Emergencies preparedness, response

Middle East respiratory syndrome coronavirus (MERS-CoV) – update

Disease Outbreak News

On 18 April 2014, the Ministry of Health of Greece reported 1 laboratory-confirmed case of infection with Middle East respiratory syndrome coronavirus (MERS-CoV).

The following details were provided to WHO by the Ministry of Health, Greece, on 18 April 2014:

The patient is a 69 year-old male Greek citizen residing in Jeddah, Saudi Arabia, who travelled back to Greece on 17 April. While in Jeddah, the patient consulted a hospital on 8 and 10 April for a febrile illness with diarrhoea, and was given a probable diagnosis of typhoid fever. Of note, he regularly visited his wife who was hospitalised from 31 March to 5 April in the same hospital for a confirmed typhoid fever.

The patient sought medical care upon arrival in Greece on 17 April. The evaluation revealed a bilateral pneumonia and the diagnosis of MERS-CoV infection was made at the National Reference Laboratory for Influenza. The patient is in stable condition and is receiving appropriate treatment.

This is the first case of MERS-CoV infection in the country.

Individuals who had close contacts with the case in the plane, the hospital in Greece and in the community have been identified and are being followed up. So far, none of the contacts became ill. Hellenic health authorities issued a press release to inform the population and informed all Greek hospitals on measures that need be taken to identify suspect patients and implement appropriate preventive measures.

Globally, from September 2012 to date, WHO has been informed of a total of 250 laboratory-confirmed cases of infection with MERS-CoV, including 93 deaths.

WHO advice

Based on the current situation and available information, WHO encourages all Member States to continue their surveillance for severe acute respiratory infections (SARI) and to carefully review any unusual patterns.

Infection prevention and control measures are critical to prevent the possible spread of MERS-CoV in health care facilities. Health-care facilities that provide for patients suspected or confirmed to be infected with MERS-CoV infection should take appropriate measures to decrease the risk of transmission of the virus from an infected patient to other patients, health-care workers and visitors. Health care workers should be educated, trained and refreshed with skills on infection prevention and control.

It is not always possible to identify patients with MERS-CoV early because some have mild or unusual symptoms. For this reason, it is important that health-care workers apply standard precautions consistently with all patients – regardless of their diagnosis – in all work practices all the time.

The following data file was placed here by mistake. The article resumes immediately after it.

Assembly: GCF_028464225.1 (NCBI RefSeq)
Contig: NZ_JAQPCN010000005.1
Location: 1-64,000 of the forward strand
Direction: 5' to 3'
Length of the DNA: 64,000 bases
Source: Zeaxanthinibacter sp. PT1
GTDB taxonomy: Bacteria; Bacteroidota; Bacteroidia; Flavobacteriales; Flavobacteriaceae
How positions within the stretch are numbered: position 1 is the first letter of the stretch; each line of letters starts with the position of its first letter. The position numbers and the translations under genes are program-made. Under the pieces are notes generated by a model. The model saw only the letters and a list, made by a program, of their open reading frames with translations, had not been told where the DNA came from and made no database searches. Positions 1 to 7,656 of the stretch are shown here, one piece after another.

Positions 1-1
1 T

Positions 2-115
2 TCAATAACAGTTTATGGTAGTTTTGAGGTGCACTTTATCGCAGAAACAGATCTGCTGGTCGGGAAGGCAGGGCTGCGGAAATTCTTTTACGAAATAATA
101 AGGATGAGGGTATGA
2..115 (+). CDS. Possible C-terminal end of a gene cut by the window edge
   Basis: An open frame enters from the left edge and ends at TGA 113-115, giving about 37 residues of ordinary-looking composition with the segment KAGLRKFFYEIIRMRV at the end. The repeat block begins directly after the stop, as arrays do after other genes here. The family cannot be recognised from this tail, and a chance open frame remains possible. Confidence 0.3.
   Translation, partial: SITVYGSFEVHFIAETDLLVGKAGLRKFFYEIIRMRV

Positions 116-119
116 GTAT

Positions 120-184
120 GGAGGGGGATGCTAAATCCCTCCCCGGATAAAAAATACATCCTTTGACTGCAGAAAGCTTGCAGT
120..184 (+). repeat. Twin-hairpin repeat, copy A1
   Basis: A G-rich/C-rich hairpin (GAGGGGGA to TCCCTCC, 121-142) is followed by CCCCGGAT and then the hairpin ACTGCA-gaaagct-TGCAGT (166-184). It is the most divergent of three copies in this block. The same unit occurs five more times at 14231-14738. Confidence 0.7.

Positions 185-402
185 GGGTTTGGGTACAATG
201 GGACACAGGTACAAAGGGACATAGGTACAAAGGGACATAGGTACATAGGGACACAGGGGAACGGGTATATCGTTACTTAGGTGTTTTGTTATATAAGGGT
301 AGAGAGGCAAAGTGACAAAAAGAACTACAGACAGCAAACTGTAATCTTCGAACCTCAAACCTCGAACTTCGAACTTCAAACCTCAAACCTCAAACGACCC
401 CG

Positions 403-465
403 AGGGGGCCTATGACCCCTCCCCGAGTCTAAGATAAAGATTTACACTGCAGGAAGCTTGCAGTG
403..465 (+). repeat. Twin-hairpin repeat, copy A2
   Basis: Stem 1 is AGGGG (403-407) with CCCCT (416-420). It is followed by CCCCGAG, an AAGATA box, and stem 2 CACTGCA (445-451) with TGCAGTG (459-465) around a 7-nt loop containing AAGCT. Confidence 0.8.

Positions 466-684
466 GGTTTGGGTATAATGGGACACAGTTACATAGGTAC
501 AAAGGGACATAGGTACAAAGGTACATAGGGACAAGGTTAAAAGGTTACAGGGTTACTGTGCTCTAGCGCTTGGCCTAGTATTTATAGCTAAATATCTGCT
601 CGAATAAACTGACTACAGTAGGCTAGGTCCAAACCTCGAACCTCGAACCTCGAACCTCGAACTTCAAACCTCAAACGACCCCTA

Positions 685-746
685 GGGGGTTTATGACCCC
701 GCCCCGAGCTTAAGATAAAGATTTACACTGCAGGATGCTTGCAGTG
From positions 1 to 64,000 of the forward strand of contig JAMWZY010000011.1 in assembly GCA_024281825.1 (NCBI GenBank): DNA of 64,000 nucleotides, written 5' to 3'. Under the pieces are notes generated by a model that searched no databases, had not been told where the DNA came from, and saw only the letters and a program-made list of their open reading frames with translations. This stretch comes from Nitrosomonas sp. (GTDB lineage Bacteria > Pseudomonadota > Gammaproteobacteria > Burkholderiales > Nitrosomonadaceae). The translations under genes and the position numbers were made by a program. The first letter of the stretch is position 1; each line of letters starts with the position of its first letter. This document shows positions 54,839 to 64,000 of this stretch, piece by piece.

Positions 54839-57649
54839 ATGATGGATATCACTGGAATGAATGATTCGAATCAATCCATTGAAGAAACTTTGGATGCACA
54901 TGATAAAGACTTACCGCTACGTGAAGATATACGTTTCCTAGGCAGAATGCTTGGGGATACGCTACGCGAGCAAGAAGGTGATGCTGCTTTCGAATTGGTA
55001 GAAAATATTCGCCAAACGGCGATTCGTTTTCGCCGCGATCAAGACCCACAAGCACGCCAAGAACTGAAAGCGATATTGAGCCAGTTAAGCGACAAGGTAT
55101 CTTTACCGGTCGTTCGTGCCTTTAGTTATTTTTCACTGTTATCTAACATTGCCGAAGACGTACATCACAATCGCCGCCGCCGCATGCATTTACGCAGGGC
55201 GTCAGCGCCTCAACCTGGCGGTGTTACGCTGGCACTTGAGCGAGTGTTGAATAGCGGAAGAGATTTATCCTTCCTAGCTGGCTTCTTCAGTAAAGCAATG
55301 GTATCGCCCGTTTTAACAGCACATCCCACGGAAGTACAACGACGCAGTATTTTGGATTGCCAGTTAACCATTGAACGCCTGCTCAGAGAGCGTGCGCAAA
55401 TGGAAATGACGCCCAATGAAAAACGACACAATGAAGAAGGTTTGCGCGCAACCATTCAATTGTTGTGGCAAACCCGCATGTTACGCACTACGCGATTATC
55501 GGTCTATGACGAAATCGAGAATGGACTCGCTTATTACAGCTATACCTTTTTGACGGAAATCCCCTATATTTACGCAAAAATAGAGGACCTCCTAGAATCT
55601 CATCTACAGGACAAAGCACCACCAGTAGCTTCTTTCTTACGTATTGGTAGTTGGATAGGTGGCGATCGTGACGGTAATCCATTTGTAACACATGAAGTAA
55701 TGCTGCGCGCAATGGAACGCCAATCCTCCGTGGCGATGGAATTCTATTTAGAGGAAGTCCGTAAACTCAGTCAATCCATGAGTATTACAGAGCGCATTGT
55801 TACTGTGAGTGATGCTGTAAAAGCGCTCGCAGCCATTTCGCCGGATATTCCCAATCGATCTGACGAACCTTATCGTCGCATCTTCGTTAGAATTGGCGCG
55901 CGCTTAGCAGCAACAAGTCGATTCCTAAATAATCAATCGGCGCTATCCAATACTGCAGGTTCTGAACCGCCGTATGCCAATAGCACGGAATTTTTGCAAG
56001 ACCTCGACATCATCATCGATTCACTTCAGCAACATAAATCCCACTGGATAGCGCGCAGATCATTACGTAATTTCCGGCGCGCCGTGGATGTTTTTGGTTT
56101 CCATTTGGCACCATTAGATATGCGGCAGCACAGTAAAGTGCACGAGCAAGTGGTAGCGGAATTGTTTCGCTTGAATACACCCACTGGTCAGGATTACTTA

Droplet precautions should be added to the standard precautions when providing care to all patients with symptoms of acute respiratory infection. Contact precautions and eye protection should be added when caring for probable or confirmed cases of MERS-CoV infection. Airborne precautions should be applied when performing aerosol generating procedures.

Patients should be managed as potentially infected when the clinical and epidemiological clues strongly suggest MERS-CoV, even if an initial test on a nasopharyngeal swab is negative. Repeat testing should be done when the initial testing is negative, preferably on specimens from the lower respiratory tract.

Health-care providers are advised to maintain vigilance. Recent travellers returning from the Middle East who develop SARI should be tested for MERS-CoV as advised in the current surveillance recommendations. All Member States are reminded to promptly assess and notify WHO of any new case of infection with MERS-CoV, along with information about potential exposures that may have resulted in infection and a description of the clinical course. Investigation into the source of exposure should promptly be initiated to identify the mode of exposure, so that further transmission of the virus can be prevented.

People at high risk of severe disease due to MERS-CoV should avoid close contact with animals when visiting farms or barn areas where the virus is known to be potentially circulating. For the general public, when visiting a farm or a barn, general hygiene measures, such as regular hand washing before and after touching animals, avoiding contact with sick animals, and following food hygiene practices, should be adhered to.

WHO does not advise special screening at points of entry with regard to this event nor does it currently recommend the application of any travel or trade restrictions.